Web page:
Situation grim in gk veedhi mandal as two more anthrax cases surface- the new indian express electricity in costa rica voltage


VISAKHAPATNAM: With another two suspected cutaneous anthrax cases reported from Madem village of Damanapalli panchayat , GK Veedhi mandal in Vizag Agency, on Thursday, the situation turned serious for tribals and health officials with total number of cases mounting to 17. Though there is no cause for alarm as all the victims have lesions on their skin and cutaneous anthrax can be cured with drugs, the para-medical teams are on the field conducting health camps and motivating the villagers to strictly stop eating any meat.

A person contracts anthrax after cutting and eating the meat of a dead animal which is infected with anthrax and the tribals who are being treated in King George Hospital in the last few days were reportedly the ones who cut the animals and some of them also consumed it.

For 11 mandals in the agency, there are four sub-centres and 36 primary health centres. Each panchayat has around 10-15 villages in the interior areas. Officials of Animal Husbandry say that if an animal is not vaccinated, it contracts anthrax and dies within 24 hours and has to be buried six-foot deep pit or cremated. But as soon as the animal dies, the tribals cut it and share the meat with the residents of the village and consume it. The cow meat is also stored at homes and consumed daily. This kind of food habits are seen in the primitive tribal groups and Valmiki communities. Despite PHC doctors’s advise to take medicines, they fail to do so.

Since the situation is serious, the staff at PHCs and doctors were strictly told not to have holidays as there is immediate need for overall survey in the agency. The medical teams are in GK Veedhi for the last 3-4 days to make the tribals take medicines regularly. The medical staff coax the tribals to take medicines by sitting beside the latter. "Not just a few, there are many who store and consume meat daily. Some of them also sell cow meat in the weekly markets. The veterinarians have to verify and certify the meat before it is sold in the market," said L Kalyan Prasad, the medical officer for Integrated Disease Surveillance Programme (IDSP). The 5-6 skin traders at Chintapalli have to be informed to take precautions.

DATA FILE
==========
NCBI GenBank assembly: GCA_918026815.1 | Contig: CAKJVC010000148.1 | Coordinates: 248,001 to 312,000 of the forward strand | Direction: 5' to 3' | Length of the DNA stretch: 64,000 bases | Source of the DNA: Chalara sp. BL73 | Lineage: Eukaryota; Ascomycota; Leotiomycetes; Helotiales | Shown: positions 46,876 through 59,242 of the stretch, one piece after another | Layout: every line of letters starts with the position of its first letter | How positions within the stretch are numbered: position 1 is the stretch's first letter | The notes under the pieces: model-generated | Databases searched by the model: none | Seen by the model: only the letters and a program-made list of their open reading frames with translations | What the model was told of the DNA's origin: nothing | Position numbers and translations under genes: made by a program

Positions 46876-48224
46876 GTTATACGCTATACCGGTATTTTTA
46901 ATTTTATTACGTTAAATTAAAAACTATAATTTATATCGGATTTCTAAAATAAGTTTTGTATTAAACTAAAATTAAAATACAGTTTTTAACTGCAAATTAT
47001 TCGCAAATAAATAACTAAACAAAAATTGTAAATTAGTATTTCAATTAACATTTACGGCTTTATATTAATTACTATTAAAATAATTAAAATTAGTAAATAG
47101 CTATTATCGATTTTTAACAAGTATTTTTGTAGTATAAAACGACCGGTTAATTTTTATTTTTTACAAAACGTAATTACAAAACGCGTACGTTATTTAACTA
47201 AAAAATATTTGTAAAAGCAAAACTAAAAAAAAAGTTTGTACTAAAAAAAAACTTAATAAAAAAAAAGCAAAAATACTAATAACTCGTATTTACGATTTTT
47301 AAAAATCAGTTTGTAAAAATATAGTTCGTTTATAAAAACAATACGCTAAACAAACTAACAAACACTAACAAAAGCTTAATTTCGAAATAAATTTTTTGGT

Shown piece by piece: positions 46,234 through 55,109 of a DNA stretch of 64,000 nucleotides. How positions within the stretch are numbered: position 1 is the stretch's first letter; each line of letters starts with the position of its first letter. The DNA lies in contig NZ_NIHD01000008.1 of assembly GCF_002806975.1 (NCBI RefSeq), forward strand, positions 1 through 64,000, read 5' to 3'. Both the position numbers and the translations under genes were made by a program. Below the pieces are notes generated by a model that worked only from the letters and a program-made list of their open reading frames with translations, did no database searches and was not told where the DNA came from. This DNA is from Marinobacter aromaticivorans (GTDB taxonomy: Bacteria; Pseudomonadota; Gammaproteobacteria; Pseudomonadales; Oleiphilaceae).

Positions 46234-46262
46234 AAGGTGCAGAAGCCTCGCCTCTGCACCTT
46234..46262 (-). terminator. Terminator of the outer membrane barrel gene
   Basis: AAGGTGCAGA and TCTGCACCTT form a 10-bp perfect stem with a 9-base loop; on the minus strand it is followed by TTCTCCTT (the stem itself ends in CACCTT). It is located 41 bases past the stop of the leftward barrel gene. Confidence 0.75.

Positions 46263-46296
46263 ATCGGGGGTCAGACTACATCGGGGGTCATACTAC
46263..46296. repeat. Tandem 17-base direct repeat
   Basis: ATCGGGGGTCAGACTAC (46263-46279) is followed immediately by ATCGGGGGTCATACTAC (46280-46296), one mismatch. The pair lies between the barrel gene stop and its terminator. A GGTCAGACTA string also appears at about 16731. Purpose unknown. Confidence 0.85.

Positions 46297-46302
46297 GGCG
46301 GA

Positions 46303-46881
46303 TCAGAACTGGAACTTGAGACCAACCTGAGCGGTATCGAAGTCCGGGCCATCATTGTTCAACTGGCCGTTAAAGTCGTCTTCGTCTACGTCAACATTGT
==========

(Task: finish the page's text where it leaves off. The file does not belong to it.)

There are a total of 4,99,000 animals (sheep, goat, cow, buffalo) in 11 mandals in the agency. So far 2,08,600 animals were vaccinated. Thirty teams have been deployed for vaccinating the rest of the animals by May 17. Anthrax spores are in the soil for about 60 years. So when it rains the spores come out and eat the grass which in is the fodder for animals. So the animals contract anthrax in their blood.

The animals also might die due in acute cases. Without any treatment, the animals can die in 24 hours. On the death of animals, Animal Husbandry deputy director B Ramakrishna said, "They don’t tie animals in sheds and feed regularly. Whenever the animals are sick they do not even identify whether it is taking feed and do not even consult any veterinarian." The animals are vaccinated every nine months. He says that animals which die of anthrax can easily be spotted as they will have blood oozing out. Though it is a sign for the farmers to understand that the animal died of anthrax and should be disposed of, the tribals cut and dry it and consume the meat.

The teams of NGOs and the Velugu department under the assistance of ITDA project officer are gearing up for large-scale awareness campaigns in schools, villages and market. While the lesions on skin and cutaneous anthrax can be cured with drugs, doctors say that there are 25 per cent chances of death if the person is not treated within 2-3 days. "Since olden time the tribals are habituated to eating dead cow meat and store it for five days. They have other sources of food but fail to follow what the medical officials’ advice. They have to first stop eating meat of dead animals," said Sandhya, the coordinator (Vizinagaram) of Tribal Cell, KGH.

"Not just a few homes in the agency, majority of them, especially PTG and Valmiki communities store meat and consume it daily. Some of them also sell the cow meat in the weekly market. The veterinarians have to verify and certify the meat before selling it in the market"